The world is a book...
each new place another chapter to be read.
We made the most of our six-day stay...visiting many of the attractions of south-west Iceland. We had pre-booked tours for the first few days, with intentions of renting a car and doing our own thing after that. In the end, we decided that organized tours were pretty stress-free, so we stuck with Reykjavik Excursions.
The 'Golden Circle' tour is a must for all visitors!
Gullfoss is one of the most popular attractions in Iceland...where water plunges 32 meters into a rugged canyon. It was quite spectacular to see.
Another stop along the Golden Circle is the highly active Geysir Hot Spring Area with boiling mud pits and exploding geysers. The Strokkur spouts water 30 meters (100 ft) into the air every 5-10 minutes. We lined up with the others at a safe distance to wait for the eruption...and then it totally caught us by surprise. By the time I had my gloves off and the camera ready, the geyser was long gone. So we waited again, sans gloves and camera poised this time. The area has been active for more than 1000 years and has over a dozen hot water blow holes.
We checked out Europe's most powerful hot spring...Deildartunguhver....and walked about in the steam. It provides enough hot water to heat all the homes in the entire region...as well as hot mineral water for the bathing/showering pleasure of the locals.
Our last stop on the Golden Circle tour was Thingvellur National Park where we walked along the path between two continents. The park lies in a rift valley between the North American and Eurasian tectonic plate, the source of much earthquake activity. This location also plays a key role in Icelandic history as the spot where the oldest existing parliament in the world first assembled back in 930 AD. Because of this, it has been designated a UNESCO World Heritage Site.
Right next to the national park is Iceland's largest and most historic lake, Thingvallavatn, which also straddles the American and European continental plates.
We paid a visit to the lava caves, wearing the mandatory helmets with headlights...
...and took a tour into the depths of Iceland's largest lava cave. The entry to the cave is through a huge hole in the ground, some 75 meters long.
Once inside, we followed our guide down boardwalks deep into the cave. Though there were a few narrow spots, most of the cave is rather like a big hall. There was definitely much to see deep inside the cave, including spectacular ice formations. We were quite happy for our headlights! The guide had us turn them off at one point, just to experience real darkness.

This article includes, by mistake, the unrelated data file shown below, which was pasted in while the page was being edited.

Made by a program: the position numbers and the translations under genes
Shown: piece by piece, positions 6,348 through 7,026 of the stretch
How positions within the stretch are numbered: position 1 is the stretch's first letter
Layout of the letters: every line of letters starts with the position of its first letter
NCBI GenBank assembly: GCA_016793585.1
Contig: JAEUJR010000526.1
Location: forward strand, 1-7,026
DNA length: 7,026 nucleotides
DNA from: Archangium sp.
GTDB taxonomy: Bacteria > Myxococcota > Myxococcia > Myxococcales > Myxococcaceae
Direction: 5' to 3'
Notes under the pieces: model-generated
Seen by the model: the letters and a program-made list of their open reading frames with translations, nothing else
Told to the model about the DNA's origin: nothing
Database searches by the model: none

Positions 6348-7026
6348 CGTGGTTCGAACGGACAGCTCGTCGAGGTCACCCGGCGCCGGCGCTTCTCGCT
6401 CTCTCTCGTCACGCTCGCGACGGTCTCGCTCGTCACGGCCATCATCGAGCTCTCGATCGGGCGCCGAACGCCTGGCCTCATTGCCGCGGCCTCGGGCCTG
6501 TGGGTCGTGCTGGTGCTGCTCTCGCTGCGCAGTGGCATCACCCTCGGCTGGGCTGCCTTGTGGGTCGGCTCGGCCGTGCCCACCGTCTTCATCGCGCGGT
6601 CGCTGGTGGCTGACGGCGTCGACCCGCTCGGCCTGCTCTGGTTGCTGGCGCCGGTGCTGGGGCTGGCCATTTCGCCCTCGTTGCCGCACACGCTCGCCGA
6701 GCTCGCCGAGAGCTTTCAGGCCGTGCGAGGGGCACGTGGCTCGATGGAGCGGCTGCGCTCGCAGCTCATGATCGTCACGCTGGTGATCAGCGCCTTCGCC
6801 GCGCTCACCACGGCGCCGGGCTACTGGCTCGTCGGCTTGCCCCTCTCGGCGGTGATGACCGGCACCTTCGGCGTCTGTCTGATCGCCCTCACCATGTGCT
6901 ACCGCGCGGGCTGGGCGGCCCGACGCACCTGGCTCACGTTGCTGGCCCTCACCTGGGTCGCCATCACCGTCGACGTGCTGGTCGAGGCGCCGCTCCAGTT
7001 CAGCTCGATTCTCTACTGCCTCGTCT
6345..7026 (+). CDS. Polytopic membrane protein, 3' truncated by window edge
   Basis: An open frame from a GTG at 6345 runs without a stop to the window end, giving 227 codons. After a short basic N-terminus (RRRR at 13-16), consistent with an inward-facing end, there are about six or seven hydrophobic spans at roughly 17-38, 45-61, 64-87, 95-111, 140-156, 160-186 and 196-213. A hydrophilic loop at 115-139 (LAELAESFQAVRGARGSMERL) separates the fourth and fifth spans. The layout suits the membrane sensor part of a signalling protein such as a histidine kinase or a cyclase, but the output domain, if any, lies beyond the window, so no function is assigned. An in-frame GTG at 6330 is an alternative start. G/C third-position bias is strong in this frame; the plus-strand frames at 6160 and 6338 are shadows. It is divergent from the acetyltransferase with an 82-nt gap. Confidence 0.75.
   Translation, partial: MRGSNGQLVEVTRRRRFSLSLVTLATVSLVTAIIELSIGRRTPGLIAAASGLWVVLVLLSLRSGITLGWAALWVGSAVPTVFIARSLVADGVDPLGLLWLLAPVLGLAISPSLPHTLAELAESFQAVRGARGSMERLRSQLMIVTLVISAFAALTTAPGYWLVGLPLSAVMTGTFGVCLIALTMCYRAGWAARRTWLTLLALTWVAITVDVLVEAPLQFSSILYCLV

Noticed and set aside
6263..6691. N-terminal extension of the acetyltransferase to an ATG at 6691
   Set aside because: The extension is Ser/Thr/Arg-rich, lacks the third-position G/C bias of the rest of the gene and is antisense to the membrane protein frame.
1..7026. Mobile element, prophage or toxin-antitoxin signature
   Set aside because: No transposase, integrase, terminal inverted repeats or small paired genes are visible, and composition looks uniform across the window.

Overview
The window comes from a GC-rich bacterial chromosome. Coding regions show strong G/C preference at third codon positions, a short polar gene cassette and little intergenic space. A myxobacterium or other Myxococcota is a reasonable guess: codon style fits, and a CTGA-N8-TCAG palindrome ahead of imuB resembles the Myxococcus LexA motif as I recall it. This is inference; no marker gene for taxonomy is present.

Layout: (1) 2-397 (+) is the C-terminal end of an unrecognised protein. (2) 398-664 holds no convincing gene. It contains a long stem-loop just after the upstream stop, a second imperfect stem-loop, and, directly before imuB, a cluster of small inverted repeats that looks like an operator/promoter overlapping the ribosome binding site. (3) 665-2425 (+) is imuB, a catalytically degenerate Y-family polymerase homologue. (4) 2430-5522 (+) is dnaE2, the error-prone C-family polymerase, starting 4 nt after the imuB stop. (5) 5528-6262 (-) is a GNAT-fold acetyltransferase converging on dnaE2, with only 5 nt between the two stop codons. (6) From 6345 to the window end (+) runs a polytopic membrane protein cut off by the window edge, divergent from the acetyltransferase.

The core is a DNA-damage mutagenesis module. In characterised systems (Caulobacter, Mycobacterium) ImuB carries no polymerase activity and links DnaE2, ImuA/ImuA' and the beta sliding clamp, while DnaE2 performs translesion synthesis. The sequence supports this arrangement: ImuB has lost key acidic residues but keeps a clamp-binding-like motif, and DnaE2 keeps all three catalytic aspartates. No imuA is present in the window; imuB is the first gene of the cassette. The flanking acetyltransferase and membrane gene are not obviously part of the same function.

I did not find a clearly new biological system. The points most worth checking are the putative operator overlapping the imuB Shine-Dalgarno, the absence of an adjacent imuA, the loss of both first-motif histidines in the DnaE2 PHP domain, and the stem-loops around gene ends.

Iceland has amazing waterfalls quite near Reykavjik.
The waterfalls of Hraunfossar are actually a collection of countless creeks and cascades streaming out of the lava over a distance of about a kilometer. Quite beautiful, actually...even on a drizzly day.
Right nearby is Barnafoss, which means 'children´s waterfall'...named after two children that fell in while trying to cross the river on a natural stone bridge.
On the south coast is Skogafoss...where the water tumbles some 60m/200 feet over the cliff, producing rainbows in the sunshine.
A stairway up the side led to a viewing platform on top...but we were content with our bottom view as we had more places to go and things to see.
Our next stop was the Mýrdalsjökull glacier....which covers an active volcano called Katla. It last erupted in 1918, and is 'overdue' for another eruption.
Since everything was blanketed in snow, it was a little hard to see where the glacier actually started, but our glacial hike was a most memorable experience!
And then there was the Seljalandsfoss waterfall...unique as the only known waterfall you can walk behind. There is a footpath that goes behind the waterfall and into a small cave. In the interest of staying dry...we never checked that out!
Our drive along the south coast took us to the charming village of Vik...
...and the black volcanic sand beaches nearby.
The basalt columns surrounded by the churning waters of the Atlantic made for a dramatic scene.
Our tour guide, driver and hubby watched as a group of tourists tried to escape a monster wave. They succeeded, but not without getting wet.
Those are powerful waves! We were warned many times over to keep our distance. Just a month before our visit, a German tourist was swept out to sea at this very spot. It was the second such drowning at this beach within a year.
I loved the contrast of the fresh snow on the lava racks along the beach. Black and white!
Every village seemed to have a picturesque white church with a red roof. All were Lutheran, which is the Church of Iceland.
Small farms dotted the countryside. Some sat right on the ocean shore...
...others were perched up on the hillside.
Icelandic horses could be seen out on the fields wherever we traveled...quite accustomed to snow. They are a beautiful and unique horse with five gaits and the only breed of horse in Iceland. We discovered that horses are a big deal in this country...with a population of 320,000 people there are about 80,000 horses. And they are also a big deal for tourists, with one in four visitors going riding during their stay. We chose not to.
Another interesting stop on our last day of touring was the Skogar museum on the south coast, with its historic turf houses. The original homes were built of wood or stone (birch was the only wood available) and then covered in turf to stand up against the harsh climate. They were tiny homes, with doorways meant for hobbits.
Our time in Iceland began and ended in Reykjavik. It may have been only six short days, but the memories are many!
No one realizes how beautiful it is to travel until he comes home
and rests his head on his old, familiar pillow.'
and rests his head on his old, familiar pillow.'